Greenwich student film explores cutting edge desalination research

September 4, 2016 GMT

GREENWICH — A relatively new cutting-edge material called nanoporous graphene is the width of an atom but possesses qualities that could boost the capacity of desalination plants worldwide to filter seawater, potentially ending the globe’s water crisis, Kathryn Papas and Sofia Dodaro said Sunday.

The two 16-year-old Greenwich High School juniors spoke yesterday afternoon after the screening of their recently completed short documentary film, “Nanoporous Graphene: A Filter for the Future,” the result of five months of work to understand Massachuetts Institute of Technology materials scientist David Cohen Tanugi’s research into ultra-thin filters made of graphene, a one atom thick form of carbon. About 20 people attended.


While still a theoretical application of the material, Tanugi’s research alongside fellow MIT scientist Jeffrey Grossman used computer simulations to test if nanoporous graphene’s greater permeability would allow water to be purified faster than currently established materials, the students said.

“It’s a cutting-edge technology which is probably going to be huge,” Papas said.

Dodaro and Papas, students in Greenwich High School’s Innovation Lab program, were inspired to pursue a project to study desalination technologies by witnessing water restrictions while visiting family in California and also by water pollution in Lebanon where some of Papas’ relatives live.

“Being in California and seeing there being restrictions on how much water you could use and when; it was part of everyday life and something we don’t experience,” Papas said.

The research that went into the film originated in an Innovation Lab assignment to build their own battery powered desalination device, the students said. However, because the process of desalination is so complex and energy intensive, they were unable meet their goal, but with their teacher’s blessings soldiered on to finish a research paper to meet their course requirement.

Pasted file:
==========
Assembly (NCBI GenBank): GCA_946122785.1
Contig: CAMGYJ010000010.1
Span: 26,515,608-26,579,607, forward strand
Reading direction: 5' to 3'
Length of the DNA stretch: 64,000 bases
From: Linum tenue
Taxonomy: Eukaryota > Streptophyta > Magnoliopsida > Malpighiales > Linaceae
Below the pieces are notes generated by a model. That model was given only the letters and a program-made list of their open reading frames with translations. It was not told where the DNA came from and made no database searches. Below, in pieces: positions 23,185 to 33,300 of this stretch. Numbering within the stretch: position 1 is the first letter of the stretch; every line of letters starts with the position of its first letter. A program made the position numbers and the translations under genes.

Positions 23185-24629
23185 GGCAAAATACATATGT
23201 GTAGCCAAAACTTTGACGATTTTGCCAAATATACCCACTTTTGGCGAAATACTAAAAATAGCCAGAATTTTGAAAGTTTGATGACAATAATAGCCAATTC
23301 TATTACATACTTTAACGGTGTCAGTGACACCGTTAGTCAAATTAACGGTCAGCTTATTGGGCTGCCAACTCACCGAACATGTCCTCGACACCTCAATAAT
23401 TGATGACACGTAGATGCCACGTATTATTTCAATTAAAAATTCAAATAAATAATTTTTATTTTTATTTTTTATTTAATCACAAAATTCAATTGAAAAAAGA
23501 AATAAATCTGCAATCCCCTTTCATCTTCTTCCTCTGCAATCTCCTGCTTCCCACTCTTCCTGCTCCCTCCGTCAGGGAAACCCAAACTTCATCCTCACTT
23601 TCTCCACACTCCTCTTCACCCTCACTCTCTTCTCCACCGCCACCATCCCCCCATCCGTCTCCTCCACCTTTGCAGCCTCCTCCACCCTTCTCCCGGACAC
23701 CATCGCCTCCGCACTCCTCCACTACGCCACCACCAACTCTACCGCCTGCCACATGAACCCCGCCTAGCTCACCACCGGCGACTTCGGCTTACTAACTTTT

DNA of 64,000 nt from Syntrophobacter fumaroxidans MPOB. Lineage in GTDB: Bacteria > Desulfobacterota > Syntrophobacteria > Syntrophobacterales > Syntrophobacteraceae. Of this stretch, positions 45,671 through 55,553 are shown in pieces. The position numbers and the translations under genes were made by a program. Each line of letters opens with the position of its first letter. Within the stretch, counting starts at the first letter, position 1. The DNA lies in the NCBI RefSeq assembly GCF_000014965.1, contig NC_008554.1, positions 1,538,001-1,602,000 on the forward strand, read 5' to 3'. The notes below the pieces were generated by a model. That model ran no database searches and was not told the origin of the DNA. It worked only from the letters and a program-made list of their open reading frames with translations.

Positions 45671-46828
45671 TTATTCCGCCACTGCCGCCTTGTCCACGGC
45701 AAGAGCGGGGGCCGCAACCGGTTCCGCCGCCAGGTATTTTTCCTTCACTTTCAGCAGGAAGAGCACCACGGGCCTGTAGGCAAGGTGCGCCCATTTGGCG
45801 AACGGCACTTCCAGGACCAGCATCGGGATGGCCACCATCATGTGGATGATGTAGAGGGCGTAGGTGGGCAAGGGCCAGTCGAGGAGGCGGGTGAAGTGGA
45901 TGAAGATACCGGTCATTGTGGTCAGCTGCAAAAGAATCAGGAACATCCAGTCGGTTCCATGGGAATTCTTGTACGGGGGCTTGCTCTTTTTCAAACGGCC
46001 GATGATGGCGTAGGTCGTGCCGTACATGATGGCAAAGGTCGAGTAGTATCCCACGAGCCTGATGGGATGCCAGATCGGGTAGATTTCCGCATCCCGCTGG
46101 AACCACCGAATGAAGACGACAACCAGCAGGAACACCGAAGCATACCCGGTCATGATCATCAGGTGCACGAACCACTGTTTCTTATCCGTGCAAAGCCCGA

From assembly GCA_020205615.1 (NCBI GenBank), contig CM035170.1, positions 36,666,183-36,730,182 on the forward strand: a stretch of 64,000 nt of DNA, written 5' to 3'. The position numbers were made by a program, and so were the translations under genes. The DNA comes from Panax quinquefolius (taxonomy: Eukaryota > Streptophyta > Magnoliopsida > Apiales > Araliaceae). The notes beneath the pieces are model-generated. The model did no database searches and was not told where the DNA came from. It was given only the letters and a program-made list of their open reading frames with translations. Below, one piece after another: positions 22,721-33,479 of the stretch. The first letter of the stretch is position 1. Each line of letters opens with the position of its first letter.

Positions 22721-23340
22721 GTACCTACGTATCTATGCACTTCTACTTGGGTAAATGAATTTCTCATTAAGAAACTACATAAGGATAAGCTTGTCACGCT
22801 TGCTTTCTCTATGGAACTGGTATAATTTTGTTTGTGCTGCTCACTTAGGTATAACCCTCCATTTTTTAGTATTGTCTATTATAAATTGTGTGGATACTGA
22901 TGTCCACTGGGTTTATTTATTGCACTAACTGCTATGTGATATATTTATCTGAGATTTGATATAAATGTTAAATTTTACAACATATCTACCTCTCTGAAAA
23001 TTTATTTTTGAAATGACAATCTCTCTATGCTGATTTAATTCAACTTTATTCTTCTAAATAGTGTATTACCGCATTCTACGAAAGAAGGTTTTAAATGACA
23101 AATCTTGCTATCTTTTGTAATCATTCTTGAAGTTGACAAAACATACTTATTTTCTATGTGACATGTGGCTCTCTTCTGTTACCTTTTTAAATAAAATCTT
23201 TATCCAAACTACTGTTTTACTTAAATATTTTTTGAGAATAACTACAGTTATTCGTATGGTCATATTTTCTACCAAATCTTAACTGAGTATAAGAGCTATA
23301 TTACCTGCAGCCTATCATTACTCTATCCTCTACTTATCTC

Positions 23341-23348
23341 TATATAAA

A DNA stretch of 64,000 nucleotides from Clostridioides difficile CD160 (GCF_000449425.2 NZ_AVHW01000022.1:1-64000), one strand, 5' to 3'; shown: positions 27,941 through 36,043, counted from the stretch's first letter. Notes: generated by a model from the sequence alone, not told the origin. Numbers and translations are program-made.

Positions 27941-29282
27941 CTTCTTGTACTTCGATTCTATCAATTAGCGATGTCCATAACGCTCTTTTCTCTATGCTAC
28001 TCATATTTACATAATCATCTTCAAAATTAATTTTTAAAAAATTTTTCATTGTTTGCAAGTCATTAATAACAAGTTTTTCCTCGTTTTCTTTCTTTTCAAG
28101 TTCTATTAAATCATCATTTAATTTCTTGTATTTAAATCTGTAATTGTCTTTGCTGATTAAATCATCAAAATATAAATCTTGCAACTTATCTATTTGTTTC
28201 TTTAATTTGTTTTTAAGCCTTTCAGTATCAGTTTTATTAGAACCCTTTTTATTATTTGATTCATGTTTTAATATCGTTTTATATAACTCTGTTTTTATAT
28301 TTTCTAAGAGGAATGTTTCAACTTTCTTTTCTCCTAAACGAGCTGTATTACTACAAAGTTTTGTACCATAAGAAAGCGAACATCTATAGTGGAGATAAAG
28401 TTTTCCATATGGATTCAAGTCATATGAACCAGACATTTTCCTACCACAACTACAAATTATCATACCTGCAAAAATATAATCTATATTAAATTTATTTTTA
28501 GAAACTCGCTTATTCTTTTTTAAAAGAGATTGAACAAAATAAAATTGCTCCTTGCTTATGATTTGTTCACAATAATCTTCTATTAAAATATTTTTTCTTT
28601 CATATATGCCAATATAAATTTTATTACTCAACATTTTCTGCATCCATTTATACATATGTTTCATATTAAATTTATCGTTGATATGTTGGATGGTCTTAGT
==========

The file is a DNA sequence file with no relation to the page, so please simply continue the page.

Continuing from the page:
To become acquainted with Cohen Tanugi’s research, the pair studied his MIT dissertation on the topic, interviewing him via Skype about the technical underpinnings of the research.

The utility of graphene as a desalination filter relies on being able to carefully control the size of the tiny nanopores so they are small enough to catch salt molecules but large enough for water to pass, the students said.

Another variable that would impact the real world utility of graphene in desalination would be keeping the water being filtered in close to room temperature range, the students said.


“The hope would be because more water can flow through graphene filters that eventually it would lower the cost of desalination,” Dodaro said.

Sarah Goldin, Ph.D., the pair’s science teacher in the Innovation Lab program, said the students’ decision to tackle graduate level research was a result of the autonomy they were given in the project based learning approach the Innovation Lab encourages.

“They were able to work with MIT Ph.D level research, which is remarkable,” she said. “It definitely allowed them to stretch themselves.”